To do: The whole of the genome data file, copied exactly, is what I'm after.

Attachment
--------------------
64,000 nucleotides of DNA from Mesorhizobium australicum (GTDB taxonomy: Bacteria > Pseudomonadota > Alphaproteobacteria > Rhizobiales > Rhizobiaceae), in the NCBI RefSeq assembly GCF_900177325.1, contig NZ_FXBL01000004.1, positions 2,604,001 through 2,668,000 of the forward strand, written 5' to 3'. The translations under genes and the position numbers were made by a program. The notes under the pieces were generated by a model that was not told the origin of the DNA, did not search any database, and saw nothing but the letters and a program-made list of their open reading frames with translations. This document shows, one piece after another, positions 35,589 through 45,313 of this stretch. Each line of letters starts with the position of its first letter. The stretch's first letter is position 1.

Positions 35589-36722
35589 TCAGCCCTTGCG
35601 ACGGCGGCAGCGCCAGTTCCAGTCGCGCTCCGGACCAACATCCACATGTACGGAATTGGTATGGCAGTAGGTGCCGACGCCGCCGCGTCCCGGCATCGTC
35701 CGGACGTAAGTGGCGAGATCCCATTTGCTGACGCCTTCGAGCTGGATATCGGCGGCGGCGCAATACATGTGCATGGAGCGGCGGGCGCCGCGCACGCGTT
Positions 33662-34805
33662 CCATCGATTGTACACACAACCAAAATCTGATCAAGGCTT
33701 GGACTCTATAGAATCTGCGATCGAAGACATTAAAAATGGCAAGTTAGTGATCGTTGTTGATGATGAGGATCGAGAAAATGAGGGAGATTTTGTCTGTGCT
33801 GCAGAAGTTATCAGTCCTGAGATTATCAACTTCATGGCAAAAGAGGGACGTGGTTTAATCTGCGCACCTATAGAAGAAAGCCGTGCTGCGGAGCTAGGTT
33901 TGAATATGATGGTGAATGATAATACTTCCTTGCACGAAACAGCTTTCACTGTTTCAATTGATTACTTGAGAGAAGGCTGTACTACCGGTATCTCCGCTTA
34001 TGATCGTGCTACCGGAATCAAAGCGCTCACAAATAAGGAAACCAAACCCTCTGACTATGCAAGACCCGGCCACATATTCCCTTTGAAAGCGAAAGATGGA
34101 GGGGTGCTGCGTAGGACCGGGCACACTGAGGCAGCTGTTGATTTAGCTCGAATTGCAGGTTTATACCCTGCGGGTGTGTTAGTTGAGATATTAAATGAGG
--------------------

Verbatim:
64,000 nucleotides of DNA from Mesorhizobium australicum (GTDB taxonomy: Bacteria > Pseudomonadota > Alphaproteobacteria > Rhizobiales > Rhizobiaceae), in the NCBI RefSeq assembly GCF_900177325.1, contig NZ_FXBL01000004.1, positions 2,604,001 through 2,668,000 of the forward strand, written 5' to 3'. The translations under genes and the position numbers were made by a program. The notes under the pieces were generated by a model that was not told the origin of the DNA, did not search any database, and saw nothing but the letters and a program-made list of their open reading frames with translations. This document shows, one piece after another, positions 35,589 through 45,313 of this stretch. Each line of letters starts with the position of its first letter. The stretch's first letter is position 1.

Positions 35589-36722
35589 TCAGCCCTTGCG
35601 ACGGCGGCAGCGCCAGTTCCAGTCGCGCTCCGGACCAACATCCACATGTACGGAATTGGTATGGCAGTAGGTGCCGACGCCGCCGCGTCCCGGCATCGTC
35701 CGGACGTAAGTGGCGAGATCCCATTTGCTGACGCCTTCGAGCTGGATATCGGCGGCGGCGCAATACATGTGCATGGAGCGGCGGGCGCCGCGCACGCGTT
Positions 33662-34805
33662 CCATCGATTGTACACACAACCAAAATCTGATCAAGGCTT
33701 GGACTCTATAGAATCTGCGATCGAAGACATTAAAAATGGCAAGTTAGTGATCGTTGTTGATGATGAGGATCGAGAAAATGAGGGAGATTTTGTCTGTGCT
33801 GCAGAAGTTATCAGTCCTGAGATTATCAACTTCATGGCAAAAGAGGGACGTGGTTTAATCTGCGCACCTATAGAAGAAAGCCGTGCTGCGGAGCTAGGTT
33901 TGAATATGATGGTGAATGATAATACTTCCTTGCACGAAACAGCTTTCACTGTTTCAATTGATTACTTGAGAGAAGGCTGTACTACCGGTATCTCCGCTTA
34001 TGATCGTGCTACCGGAATCAAAGCGCTCACAAATAAGGAAACCAAACCCTCTGACTATGCAAGACCCGGCCACATATTCCCTTTGAAAGCGAAAGATGGA
34101 GGGGTGCTGCGTAGGACCGGGCACACTGAGGCAGCTGTTGATTTAGCTCGAATTGCAGGTTTATACCCTGCGGGTGTGTTAGTTGAGATATTAAATGAGG